Original Photo by Krish Dulal available on Wikimedia Commons


              Hidden in every success story are tears.

              A seed that is not planted cannot grow. People ignorant of this fundamental law of cause-and-effect are greatly to be pitied."
(Something You Forgot Along the Way, pg. 168)


                            Without first planting the seeds, we can never receive the results. Even if we don’t receive them immediately, they will surely come. Most of us give up early on doing good if it doesn’t pay off right away. When very bad times come, we feel foolish to do good at such a desperate time. Yet it is the most crucial time for good to be done. 

                             Ethics and morals aren’t the only fields where the Law of Cause and Effect is applicable. Science, medicine, politics, economics all study the relationships between the causes and effects of our world. Cause and effect works everywhere, all the time. It applies in both of the Americas, in China, the United Kingdom, the Pacific Islands, even the North Pole, and out on Mars too. It applies whether people know about it or not. 

                             Now that we know about it, the key to create our own happiness is to strive toward performing positive virtues like the Six Paramitas everyday. That way, we can accumulate and enjoy future happiness as a result of those actions.


The outcome of others is dependent on their efforts. 


***Our outcomes are dependent on our own efforts.***


                       All too often the people we live with are the ones with which we also argue, blame and compete with the most. This next short story illustrates how reflecting on our own past actions during conflict can help reach better harmony in the home.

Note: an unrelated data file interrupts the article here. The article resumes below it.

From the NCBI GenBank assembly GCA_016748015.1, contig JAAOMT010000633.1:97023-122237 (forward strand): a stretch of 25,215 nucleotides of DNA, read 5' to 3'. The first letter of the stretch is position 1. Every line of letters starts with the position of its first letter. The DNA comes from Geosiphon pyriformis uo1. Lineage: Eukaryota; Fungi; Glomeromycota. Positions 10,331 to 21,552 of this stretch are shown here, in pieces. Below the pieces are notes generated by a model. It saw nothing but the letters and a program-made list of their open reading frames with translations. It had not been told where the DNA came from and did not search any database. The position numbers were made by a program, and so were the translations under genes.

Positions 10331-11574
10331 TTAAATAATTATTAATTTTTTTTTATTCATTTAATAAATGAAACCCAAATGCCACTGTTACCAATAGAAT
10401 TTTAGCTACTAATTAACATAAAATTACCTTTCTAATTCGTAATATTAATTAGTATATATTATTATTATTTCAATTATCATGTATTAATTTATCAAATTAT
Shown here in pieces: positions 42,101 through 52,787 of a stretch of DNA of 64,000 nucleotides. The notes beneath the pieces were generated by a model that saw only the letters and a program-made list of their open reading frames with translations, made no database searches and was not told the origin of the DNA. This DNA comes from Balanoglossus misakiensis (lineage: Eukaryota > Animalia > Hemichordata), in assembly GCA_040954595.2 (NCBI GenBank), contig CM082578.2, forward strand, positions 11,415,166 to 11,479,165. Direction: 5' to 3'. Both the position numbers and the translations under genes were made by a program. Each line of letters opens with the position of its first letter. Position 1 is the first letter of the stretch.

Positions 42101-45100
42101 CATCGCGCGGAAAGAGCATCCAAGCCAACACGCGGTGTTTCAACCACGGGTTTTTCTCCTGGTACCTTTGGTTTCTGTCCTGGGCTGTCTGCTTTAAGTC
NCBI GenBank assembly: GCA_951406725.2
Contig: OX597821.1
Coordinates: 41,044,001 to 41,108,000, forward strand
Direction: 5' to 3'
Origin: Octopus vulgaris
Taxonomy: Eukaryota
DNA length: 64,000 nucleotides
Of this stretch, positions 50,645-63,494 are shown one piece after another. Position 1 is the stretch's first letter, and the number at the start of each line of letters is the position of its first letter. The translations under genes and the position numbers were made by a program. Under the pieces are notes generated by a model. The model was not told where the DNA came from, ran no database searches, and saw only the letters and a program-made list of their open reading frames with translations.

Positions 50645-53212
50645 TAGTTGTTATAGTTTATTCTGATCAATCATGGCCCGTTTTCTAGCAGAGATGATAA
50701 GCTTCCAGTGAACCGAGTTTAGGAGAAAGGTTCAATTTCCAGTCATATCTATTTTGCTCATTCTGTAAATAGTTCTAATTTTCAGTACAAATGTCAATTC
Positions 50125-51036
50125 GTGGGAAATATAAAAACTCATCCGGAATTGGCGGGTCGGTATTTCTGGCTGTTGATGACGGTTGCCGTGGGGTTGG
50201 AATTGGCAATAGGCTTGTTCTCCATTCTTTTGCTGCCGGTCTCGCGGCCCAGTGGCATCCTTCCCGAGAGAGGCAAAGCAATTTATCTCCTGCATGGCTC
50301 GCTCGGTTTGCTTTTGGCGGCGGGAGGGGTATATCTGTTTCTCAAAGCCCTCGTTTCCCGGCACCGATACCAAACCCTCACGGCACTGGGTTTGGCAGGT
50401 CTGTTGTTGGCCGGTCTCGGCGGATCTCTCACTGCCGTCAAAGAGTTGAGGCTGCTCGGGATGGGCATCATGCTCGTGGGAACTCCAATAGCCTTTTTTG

"A family that was always at loggerheads lived side by side with a family that was as peaceful as could be. A, the head of the quarrelsome family, was mystified by how well everyone got along next door. Finally one day he called on B and said in desperation, 'Our family is always quarreling, as I'm sure you can tell, and I don't know what to do about it. I see that everyone in your family gets along beautifully. Please tell me what your secret is.'

                        B replied, 'There's no secret in particular. It's probably because everyone in your family is always in the right. Over here, all of us are always in the wrong, so there's no quarreling. That's all there is to it.'

                        Certain that he was being ridiculed, A was about to explode in anger when a loud crash sounded from inside the house. It sounded as if a piece of crockery had fallen to the floor.


Original Photo by Kristian Th√łgersen available on Flickr.com